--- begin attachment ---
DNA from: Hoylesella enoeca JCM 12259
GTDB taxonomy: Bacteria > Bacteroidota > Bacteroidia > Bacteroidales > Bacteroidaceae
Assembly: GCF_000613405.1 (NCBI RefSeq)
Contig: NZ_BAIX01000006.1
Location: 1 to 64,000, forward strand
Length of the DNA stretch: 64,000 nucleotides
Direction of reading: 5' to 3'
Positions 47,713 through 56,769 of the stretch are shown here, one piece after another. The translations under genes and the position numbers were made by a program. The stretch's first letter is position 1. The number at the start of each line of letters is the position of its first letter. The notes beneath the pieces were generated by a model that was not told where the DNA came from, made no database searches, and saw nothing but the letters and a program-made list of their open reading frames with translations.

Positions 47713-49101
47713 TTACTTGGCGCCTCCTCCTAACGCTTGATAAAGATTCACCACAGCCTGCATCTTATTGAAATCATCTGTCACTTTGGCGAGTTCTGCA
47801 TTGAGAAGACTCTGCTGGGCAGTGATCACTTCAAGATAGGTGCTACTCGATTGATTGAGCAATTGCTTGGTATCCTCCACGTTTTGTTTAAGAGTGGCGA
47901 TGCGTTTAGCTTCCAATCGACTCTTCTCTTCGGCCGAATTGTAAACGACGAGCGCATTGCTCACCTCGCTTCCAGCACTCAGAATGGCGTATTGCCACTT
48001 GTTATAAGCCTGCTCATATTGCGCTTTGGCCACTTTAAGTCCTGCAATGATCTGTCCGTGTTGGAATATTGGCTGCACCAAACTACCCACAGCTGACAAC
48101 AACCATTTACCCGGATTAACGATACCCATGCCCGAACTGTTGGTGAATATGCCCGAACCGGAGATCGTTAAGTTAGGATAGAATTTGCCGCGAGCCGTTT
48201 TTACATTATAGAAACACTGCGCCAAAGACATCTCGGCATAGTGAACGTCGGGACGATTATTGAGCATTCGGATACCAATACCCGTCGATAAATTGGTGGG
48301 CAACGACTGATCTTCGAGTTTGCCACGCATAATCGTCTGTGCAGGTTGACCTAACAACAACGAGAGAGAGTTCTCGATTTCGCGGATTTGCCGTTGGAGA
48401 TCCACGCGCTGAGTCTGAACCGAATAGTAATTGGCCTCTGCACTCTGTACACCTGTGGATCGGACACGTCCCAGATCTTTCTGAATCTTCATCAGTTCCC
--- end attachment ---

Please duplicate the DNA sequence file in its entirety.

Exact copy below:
DNA from: Hoylesella enoeca JCM 12259
GTDB taxonomy: Bacteria > Bacteroidota > Bacteroidia > Bacteroidales > Bacteroidaceae
Assembly: GCF_000613405.1 (NCBI RefSeq)
Contig: NZ_BAIX01000006.1
Location: 1 to 64,000, forward strand
Length of the DNA stretch: 64,000 nucleotides
Direction of reading: 5' to 3'
Positions 47,713 through 56,769 of the stretch are shown here, one piece after another. The translations under genes and the position numbers were made by a program. The stretch's first letter is position 1. The number at the start of each line of letters is the position of its first letter. The notes beneath the pieces were generated by a model that was not told where the DNA came from, made no database searches, and saw nothing but the letters and a program-made list of their open reading frames with translations.

Positions 47713-49101
47713 TTACTTGGCGCCTCCTCCTAACGCTTGATAAAGATTCACCACAGCCTGCATCTTATTGAAATCATCTGTCACTTTGGCGAGTTCTGCA
47801 TTGAGAAGACTCTGCTGGGCAGTGATCACTTCAAGATAGGTGCTACTCGATTGATTGAGCAATTGCTTGGTATCCTCCACGTTTTGTTTAAGAGTGGCGA
47901 TGCGTTTAGCTTCCAATCGACTCTTCTCTTCGGCCGAATTGTAAACGACGAGCGCATTGCTCACCTCGCTTCCAGCACTCAGAATGGCGTATTGCCACTT
48001 GTTATAAGCCTGCTCATATTGCGCTTTGGCCACTTTAAGTCCTGCAATGATCTGTCCGTGTTGGAATATTGGCTGCACCAAACTACCCACAGCTGACAAC
48101 AACCATTTACCCGGATTAACGATACCCATGCCCGAACTGTTGGTGAATATGCCCGAACCGGAGATCGTTAAGTTAGGATAGAATTTGCCGCGAGCCGTTT
48201 TTACATTATAGAAACACTGCGCCAAAGACATCTCGGCATAGTGAACGTCGGGACGATTATTGAGCATTCGGATACCAATACCCGTCGATAAATTGGTGGG
48301 CAACGACTGATCTTCGAGTTTGCCACGCATAATCGTCTGTGCAGGTTGACCTAACAACAACGAGAGAGAGTTCTCGATTTCGCGGATTTGCCGTTGGAGA
48401 TCCACGCGCTGAGTCTGAACCGAATAGTAATTGGCCTCTGCACTCTGTACACCTGTGGATCGGACACGTCCCAGATCTTTCTGAATCTTCATCAGTTCCC